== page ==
The judgment reiterates many of the Rome Statute’s important gender sensitive legal standards. The Chamber emphasised that rape under the Rome Statute is a gender-neutral crime: it is committed by the “invasion” of a part of the victim’s body (or that of the perpetrator) by “a sexual organ”, can include same-sex penetration, and can thus encompass both male and female perpetrators and victims. Oral penetration can also amount to rape (100-101). The Chamber also recalls that invasion using objects or any other part of the body constitutes rape under the Rome Statute (99). The fact that acts are committed by force, threat of force or coercion, by taking advantage of a coercive environment, or against a person incapable of giving genuine consent for the Chamber gives the invasion of a body “a criminal character” (102). The Chamber reiterated that a victim’s lack of consent is not a legal element of the crime of rape under the Rome Statute (105). Finally, the Chamber noted that in analysing the evidence, it was guided by Rules 70 and 71, which detail important principles regarding evidence of sexual violence.
The Chamber also discussed evidence regarding the motivation behind the crimes, noting that MLC soldiers sought to punish civilians for perceived support for the enemy, or looted and raped as a way of “self-compensat[ing]” for lack of sufficient remuneration (678). The Chamber noted that the MLC considered rape victims “war booty”. Rape was intended to humiliate and punish victims, and to destabilise communities. Highlighting the broad range of consequences for victims, such as “significant medical, psychiatric, psychosocial, and social consequences, including PTSD, HIV, social rejection, stigmatisation, and feelings of humiliation, anxiety, and guilt” (567), the Chamber noted that such objectives were often realised.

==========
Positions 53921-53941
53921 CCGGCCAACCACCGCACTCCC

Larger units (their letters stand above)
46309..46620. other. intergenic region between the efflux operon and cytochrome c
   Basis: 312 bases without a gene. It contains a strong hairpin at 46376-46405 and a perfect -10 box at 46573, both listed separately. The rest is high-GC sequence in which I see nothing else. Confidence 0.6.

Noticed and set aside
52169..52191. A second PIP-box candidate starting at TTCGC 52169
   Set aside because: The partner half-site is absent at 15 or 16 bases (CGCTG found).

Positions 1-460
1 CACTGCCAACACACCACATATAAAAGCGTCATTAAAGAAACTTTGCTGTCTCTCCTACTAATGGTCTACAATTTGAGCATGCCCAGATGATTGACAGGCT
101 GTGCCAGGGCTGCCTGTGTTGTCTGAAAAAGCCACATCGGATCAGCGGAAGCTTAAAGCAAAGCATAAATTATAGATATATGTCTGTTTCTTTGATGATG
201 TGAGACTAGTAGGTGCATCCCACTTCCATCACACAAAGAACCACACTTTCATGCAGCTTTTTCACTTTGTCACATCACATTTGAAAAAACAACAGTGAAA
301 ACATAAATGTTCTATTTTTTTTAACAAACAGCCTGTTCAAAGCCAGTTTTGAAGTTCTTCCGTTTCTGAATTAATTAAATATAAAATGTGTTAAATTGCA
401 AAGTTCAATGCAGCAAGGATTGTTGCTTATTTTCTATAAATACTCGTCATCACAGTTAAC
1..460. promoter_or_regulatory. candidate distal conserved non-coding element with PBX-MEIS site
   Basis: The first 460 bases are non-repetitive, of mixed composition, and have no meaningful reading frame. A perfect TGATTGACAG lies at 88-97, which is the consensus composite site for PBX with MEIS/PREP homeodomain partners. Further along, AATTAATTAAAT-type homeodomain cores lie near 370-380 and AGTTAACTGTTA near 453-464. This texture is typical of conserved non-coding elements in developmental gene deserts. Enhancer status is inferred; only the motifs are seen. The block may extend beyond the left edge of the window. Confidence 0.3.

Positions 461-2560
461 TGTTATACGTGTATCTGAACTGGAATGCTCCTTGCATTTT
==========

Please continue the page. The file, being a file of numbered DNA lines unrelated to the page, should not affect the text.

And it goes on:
Evaluating all the evidence, the Chamber found that “perpetrators, by force, invaded the bodies of [at least 28] victims by penetrating their vaginas and/or anuses, and/or other bodily openings with their penises” (633), and did so “knowingly and intentionally” (637). The acts were part of the MLC’s modus operandi. Importantly, the Chamber held that “these multiple acts constituted a course of conduct, and not merely isolated or random acts” (671). Relying on certain identifying characteristics, such as language, uniforms, and the exclusive presence of the MLC in the relevant locations, the Chamber found established beyond a reasonable doubt that the MLC committed rape as both war crimes and crimes against humanity.
Significantly, as during the trial itself, the Chamber displayed great sensitivity to the impact of the rapes on victims, and the need to consider those difficulties during testimony and in evaluating the evidence. The Defence had challenged inconsistencies and omissions in the testimonies of many direct victims of sexual violence. For instance, one victim of rape had not reported the crime to her family lawyer (but did speak to ICC investigators) because of the shame she felt in her community. Another victim had been inconsistent regarding her age at the time of the crimes. For the Chamber, however, these discrepancies did not discredit or undermine their testimonies. In fact, the Chamber noted that such inconsistencies “can be explained by the lapse of time between the events and the testimony, the traumatic circumstances, and … difficulties discussing such personal scenes in court” (492). It continued to rely on their testimonies.
Finally, noting that although the charges of rape as a war crime and crime against humanity are based on the same underlying conduct, these are not “impermissibly cumulative” because war crimes and crimes against humanity “have materially distinct elements” (743-751).
From a first quick read, the ICC’s first (and long awaited) conviction for sexual violence seems to be a strong judgment. As the first sexual violence conviction, this will also be the first time a reparations order at the ICC will specifically address rape. His conviction as commander for crimes committed by his troops is equally significant.
We now await a decision by the Chamber on the appropriate sentence. Issues regarding reparations will also be determined in due course. Stay tuned!
Read the trial judgment